The company said yesterday that its wholly owned subsidiary, Westralian Petroleum, was offered, and has accepted, two offshore petroleum exploration permits, WO5-21 and WO5-22, covering 4530 square kilometres between Rottnest Island and Mandurah.
Through its subsidiary, Westralian will have a 50% interest in the permits, along with fellow applicants Lempika and Emphazise, which will each own 25% and are both owned by Cladium, the family company of Hardman founder Alan Burns, a non-executive director of Westralian.
Westralian executive chairman Peter Briggs said the company and the WA Department of Industry and Resources believed the area was promising but it had proven to be “a hard nut to crack” in the 1970s and 80s.
The department has said: “A petroleum system is present in the Vlaming Sub-basin. Seismic data provide further evidence of a potential active petroleum system in Areas W05-21 & W05-22, with an apparent gas chimney imaged.”
Westralian said it had assessed existing reprocessed seismic data for W05-21 and W05-22 showing the existence of previously unmapped structures, which has led to a reassessment of the prospectivity of these areas.
“The areas also have considerable merit when compared to similar prospects in other parts of the world,” the company said.
Previously, the area’s complex structural geology combined with limited seismic resolution resulted in failure to accurately predict the distribution, thickness and quality of reservoirs and seals, according to Westralian.
“Past exploration has produced a live oil and gas show at Araucaria-1 near the recently discovered gas chimney and oil indications in all five of the other wells drilled in the blocks,” the company said.
“These shows were from Jurassic and Cretaceous rock.”
Wells that failed to intersect any significant hydrocarbon shows were either stratigraphic tests – not located on any significant geological structure – or located on poorly defined overstructures that were later proven by seismic surveys to not be valid structural plays, according to Westralian.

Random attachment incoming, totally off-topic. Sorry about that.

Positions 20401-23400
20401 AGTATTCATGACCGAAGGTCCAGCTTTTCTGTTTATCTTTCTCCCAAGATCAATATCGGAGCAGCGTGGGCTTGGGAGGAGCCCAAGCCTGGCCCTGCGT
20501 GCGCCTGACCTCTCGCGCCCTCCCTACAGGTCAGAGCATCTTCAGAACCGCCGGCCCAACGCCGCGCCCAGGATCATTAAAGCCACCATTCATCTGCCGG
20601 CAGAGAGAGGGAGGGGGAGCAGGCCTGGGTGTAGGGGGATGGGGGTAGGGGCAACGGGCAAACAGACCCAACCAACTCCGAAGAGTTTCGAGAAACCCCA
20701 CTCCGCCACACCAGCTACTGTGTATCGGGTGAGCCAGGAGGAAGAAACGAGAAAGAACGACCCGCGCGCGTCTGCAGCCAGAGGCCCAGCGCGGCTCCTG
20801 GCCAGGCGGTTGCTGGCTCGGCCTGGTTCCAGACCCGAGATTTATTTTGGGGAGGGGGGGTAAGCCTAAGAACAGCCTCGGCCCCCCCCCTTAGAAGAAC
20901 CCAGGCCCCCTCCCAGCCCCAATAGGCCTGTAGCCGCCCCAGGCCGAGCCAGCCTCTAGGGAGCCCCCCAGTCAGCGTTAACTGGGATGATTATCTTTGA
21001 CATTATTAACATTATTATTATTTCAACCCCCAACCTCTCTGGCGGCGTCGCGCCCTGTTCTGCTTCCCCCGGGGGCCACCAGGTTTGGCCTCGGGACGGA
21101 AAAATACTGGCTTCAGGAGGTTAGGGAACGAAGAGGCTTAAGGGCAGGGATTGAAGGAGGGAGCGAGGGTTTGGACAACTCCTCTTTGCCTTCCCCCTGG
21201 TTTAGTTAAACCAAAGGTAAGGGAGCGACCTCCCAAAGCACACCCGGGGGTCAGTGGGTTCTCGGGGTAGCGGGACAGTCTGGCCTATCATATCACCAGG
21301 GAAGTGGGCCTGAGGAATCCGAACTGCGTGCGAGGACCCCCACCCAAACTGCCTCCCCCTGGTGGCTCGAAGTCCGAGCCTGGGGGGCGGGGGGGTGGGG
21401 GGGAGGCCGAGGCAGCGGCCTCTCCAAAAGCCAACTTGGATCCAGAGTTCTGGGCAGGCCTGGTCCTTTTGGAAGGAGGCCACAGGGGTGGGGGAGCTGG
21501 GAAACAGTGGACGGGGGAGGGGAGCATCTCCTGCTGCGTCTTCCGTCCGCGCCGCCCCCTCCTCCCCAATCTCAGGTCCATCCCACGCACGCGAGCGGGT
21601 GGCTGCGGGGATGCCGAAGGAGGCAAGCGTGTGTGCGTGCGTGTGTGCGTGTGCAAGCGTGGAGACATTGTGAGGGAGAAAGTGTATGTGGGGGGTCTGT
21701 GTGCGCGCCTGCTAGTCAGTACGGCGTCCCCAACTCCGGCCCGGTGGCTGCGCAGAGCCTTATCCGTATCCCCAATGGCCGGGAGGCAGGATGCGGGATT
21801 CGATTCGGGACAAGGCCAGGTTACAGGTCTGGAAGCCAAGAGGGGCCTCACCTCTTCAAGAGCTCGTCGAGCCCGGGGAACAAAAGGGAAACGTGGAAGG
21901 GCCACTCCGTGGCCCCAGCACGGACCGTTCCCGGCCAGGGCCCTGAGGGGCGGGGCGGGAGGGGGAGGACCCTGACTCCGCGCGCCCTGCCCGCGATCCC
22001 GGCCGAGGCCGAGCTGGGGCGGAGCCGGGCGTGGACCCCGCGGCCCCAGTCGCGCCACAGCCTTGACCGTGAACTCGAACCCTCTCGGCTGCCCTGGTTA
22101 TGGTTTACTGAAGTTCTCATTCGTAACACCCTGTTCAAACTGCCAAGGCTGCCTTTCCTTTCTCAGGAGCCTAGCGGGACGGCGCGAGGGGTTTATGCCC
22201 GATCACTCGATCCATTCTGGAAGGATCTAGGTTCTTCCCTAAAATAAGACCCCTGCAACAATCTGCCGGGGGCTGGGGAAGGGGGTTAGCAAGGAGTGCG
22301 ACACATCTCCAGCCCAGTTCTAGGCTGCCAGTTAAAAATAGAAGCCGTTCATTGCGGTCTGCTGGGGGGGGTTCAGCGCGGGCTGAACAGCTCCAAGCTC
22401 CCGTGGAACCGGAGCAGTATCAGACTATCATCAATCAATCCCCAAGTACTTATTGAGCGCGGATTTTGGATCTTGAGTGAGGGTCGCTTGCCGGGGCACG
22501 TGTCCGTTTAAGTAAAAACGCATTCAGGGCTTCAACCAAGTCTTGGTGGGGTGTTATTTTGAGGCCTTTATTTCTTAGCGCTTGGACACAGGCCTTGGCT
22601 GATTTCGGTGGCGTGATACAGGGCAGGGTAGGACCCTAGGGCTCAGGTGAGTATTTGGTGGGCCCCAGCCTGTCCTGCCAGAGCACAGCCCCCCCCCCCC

“With new technology available to explorers, better analysis of these structures is possible and the defining of valid plays is more likely,” the company said.
From CSM to CSEM
The development of a modern sequence stratigraphic framework for Vlaming Sub-basin petroleum systems and the use of modern, high-quality seismic data in combination with developments in other exploration methods such as controlled source electromagnetic measurements (CSEM) would be the key to successful exploration in the Vlaming Sub-basin, according to Westralian.
“CSEM offers the promise of improved ranking of development prospects and more accurate or reduced appraisal drilling,” the company said.
“It is considered possible that companies may sometimes be able to go straight from 2D seismic to CSEM without the need for a costly 3D seismic survey.
“CSEM technology has been successfully used in locating large hydrocarbon reserves in the offshore areas of the North Sea, South America and Africa and it is anticipated that its use in the company’s areas will result in the delineation of targets, which may contain significant hydrocarbon reserves.”
While having left Hardman, Burns is not keen on full retirement, preferring a somewhat lighter workload closer to home.
He has taken charge at Cladium, which has been involved in 16 producing and discovery wells, including four new field discoveries, in the Perth Basin since 1975.
“I have gone back to running the family company, Cladium again,” he said.
“It has a lot of experience in the Perth Basin, much of it successful.”
Burns said any economic amounts of gas discovered by Westralian could readily be deliverable into Perth’s pipeline network and oil could be brought ashore.
“The area is highly prospective for significant oil and gas discoveries in younger rocks than previously found to be productive in the Perth Basin,” he said.